It’s when you get to a boss fight that things really pick up though. Coming out of God of War III, I take with me some of the best fights I’ve ever experienced in a game. A vicious duel with Hades, clambering up a Titan as he tries to swat you away like a fly, even the opening battle bests the high points of a lot of other titles. There was worry that after a second change in director, and the success of other action games like Bayonetta and Dante’s Inferno, Kratos might not quite make the cut this time. The game laughs off this concern with ease in the first 45 minutes, more than reassuring you that you’re in for something special.
Granted that something special doesn’t last all that long. I played through on Hard mode, which took me 15 hours to get done. At first that seems like a good length, but considering I spent 3 hours trying to do one fight, and then a further 3 hours on other parts I’ve been stuck on, and you’re looking at a game that will probably take less than 10 hours on medium difficulty.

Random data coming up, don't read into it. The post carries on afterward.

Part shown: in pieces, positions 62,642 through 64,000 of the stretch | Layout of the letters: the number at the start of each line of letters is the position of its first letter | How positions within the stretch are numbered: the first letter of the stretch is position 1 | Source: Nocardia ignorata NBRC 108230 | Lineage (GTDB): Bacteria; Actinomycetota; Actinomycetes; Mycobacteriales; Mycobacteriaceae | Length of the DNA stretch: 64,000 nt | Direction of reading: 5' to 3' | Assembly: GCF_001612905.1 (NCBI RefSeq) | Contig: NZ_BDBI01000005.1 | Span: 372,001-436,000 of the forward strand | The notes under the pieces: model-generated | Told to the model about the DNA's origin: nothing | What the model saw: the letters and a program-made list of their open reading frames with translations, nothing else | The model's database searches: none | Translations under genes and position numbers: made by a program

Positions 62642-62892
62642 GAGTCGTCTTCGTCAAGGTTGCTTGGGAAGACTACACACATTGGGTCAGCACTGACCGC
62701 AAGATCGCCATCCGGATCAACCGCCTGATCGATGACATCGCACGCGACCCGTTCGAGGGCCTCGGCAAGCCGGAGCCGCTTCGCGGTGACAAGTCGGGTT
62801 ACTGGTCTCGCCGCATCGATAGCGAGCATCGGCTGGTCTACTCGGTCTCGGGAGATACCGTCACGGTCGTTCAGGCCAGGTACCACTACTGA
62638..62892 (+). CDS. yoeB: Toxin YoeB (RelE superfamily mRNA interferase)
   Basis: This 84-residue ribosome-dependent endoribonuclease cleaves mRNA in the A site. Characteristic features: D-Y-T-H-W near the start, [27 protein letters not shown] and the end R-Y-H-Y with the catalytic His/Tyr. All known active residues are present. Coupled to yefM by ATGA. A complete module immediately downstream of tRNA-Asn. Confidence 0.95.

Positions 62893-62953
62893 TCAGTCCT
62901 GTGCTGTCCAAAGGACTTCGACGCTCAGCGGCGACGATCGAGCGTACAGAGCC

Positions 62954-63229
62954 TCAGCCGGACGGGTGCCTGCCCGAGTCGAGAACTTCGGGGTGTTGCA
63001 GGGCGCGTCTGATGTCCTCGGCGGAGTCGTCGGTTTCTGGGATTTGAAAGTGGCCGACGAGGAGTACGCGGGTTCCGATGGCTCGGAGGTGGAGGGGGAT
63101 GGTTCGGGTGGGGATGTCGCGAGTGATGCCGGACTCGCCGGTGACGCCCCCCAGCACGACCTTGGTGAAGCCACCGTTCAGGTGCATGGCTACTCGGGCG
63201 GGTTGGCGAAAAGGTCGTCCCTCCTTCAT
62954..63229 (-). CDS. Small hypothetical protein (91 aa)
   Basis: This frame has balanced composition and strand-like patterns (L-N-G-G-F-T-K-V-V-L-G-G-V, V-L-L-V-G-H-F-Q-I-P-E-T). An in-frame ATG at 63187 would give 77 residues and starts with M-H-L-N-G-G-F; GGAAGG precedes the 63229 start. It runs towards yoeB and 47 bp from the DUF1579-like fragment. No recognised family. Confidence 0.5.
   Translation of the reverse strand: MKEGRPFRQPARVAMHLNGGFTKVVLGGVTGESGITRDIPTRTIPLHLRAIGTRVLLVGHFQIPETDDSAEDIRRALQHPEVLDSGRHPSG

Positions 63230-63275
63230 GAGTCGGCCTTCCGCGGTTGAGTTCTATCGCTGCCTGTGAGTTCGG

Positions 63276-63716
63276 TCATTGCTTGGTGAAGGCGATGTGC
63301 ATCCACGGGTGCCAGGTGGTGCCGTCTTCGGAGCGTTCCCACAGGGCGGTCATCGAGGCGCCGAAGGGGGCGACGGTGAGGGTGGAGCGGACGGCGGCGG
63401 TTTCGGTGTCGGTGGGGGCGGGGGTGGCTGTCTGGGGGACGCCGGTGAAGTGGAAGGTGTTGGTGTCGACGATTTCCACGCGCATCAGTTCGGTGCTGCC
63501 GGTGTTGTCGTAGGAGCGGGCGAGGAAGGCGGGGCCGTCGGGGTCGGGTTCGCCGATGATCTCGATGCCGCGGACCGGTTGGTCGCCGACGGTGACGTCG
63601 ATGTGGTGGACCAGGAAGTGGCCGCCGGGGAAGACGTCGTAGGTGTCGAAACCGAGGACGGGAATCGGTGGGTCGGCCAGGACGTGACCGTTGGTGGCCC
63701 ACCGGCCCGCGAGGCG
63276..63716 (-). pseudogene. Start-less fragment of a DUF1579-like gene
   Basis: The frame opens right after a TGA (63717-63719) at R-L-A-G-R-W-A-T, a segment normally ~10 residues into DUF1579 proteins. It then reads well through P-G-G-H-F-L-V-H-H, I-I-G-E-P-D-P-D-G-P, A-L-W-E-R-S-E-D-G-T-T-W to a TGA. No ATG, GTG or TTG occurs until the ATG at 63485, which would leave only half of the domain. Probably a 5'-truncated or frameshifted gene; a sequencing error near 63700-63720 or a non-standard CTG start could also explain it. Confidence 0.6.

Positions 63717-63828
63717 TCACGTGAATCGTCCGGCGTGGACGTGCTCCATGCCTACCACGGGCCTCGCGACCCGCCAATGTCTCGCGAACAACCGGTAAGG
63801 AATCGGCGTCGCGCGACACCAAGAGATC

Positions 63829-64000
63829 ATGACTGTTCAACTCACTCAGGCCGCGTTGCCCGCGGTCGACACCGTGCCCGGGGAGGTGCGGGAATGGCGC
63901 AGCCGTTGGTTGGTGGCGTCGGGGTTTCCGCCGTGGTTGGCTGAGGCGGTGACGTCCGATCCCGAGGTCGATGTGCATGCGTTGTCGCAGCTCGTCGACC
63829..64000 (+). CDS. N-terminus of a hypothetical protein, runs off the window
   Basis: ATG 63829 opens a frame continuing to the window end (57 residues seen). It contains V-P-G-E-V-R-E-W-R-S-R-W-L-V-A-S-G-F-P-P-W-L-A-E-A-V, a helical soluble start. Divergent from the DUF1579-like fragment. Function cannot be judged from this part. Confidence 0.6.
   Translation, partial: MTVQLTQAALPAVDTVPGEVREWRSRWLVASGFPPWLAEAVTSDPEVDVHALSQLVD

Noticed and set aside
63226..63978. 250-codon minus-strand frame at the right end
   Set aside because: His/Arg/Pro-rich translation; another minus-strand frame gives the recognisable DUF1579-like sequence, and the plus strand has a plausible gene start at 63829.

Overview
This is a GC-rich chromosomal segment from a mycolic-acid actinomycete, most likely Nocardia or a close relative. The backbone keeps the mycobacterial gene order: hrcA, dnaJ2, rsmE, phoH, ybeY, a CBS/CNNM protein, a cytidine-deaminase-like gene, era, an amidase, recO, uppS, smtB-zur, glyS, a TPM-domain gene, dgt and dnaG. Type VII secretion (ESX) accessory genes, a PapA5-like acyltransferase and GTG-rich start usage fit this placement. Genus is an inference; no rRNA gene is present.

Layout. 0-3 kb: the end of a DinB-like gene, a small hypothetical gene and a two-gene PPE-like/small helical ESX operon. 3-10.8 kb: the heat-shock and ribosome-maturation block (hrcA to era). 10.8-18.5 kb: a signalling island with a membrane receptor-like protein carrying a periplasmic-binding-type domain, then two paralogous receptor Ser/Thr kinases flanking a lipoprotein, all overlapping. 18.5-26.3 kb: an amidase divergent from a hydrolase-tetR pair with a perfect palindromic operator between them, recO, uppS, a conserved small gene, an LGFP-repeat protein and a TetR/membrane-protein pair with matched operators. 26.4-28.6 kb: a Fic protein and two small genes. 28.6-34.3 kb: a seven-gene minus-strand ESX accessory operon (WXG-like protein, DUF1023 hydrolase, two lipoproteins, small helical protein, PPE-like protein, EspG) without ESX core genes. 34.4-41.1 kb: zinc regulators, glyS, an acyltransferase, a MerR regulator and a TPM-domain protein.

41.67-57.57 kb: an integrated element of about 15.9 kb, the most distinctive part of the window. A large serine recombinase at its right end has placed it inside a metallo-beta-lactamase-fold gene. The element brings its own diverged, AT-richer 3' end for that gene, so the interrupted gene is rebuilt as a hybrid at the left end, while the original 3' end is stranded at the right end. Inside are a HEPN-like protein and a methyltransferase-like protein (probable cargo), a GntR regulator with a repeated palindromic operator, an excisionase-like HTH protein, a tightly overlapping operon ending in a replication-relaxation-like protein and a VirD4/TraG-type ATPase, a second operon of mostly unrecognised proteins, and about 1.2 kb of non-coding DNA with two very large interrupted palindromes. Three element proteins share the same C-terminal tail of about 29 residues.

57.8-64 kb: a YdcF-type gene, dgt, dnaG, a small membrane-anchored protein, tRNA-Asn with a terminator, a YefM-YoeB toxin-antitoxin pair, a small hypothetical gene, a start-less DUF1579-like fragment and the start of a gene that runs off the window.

The game manages to mix things up nicely though, with platforming, fighting, puzzles, and other sections balanced out well enough so that you don’t get tired of killing just about everything by the end. Length may be an issue, but pacing certainly isn’t; you’ll rarely want to put the controller down. There’s a good amount of challenge to it too, but sometimes the difficulty will spike and you’ll start to get more than a little annoyed at trying to clear just one section for a while.
One problem is that no matter the length or scale, God of War III can’t help simply feeling like the epilogue to God of War II’s cruel cliffhanger. Sure, you do a lot and kill a lot, but the story didn’t really have anywhere to go at the end of the second game past killing Zeus, and it shows here. There are attempts made to give it some sort of meaningful plot, but after Kratos has slaughtered every man, creature, god, or titan in his path, any attempt to try and humanize him seems futile.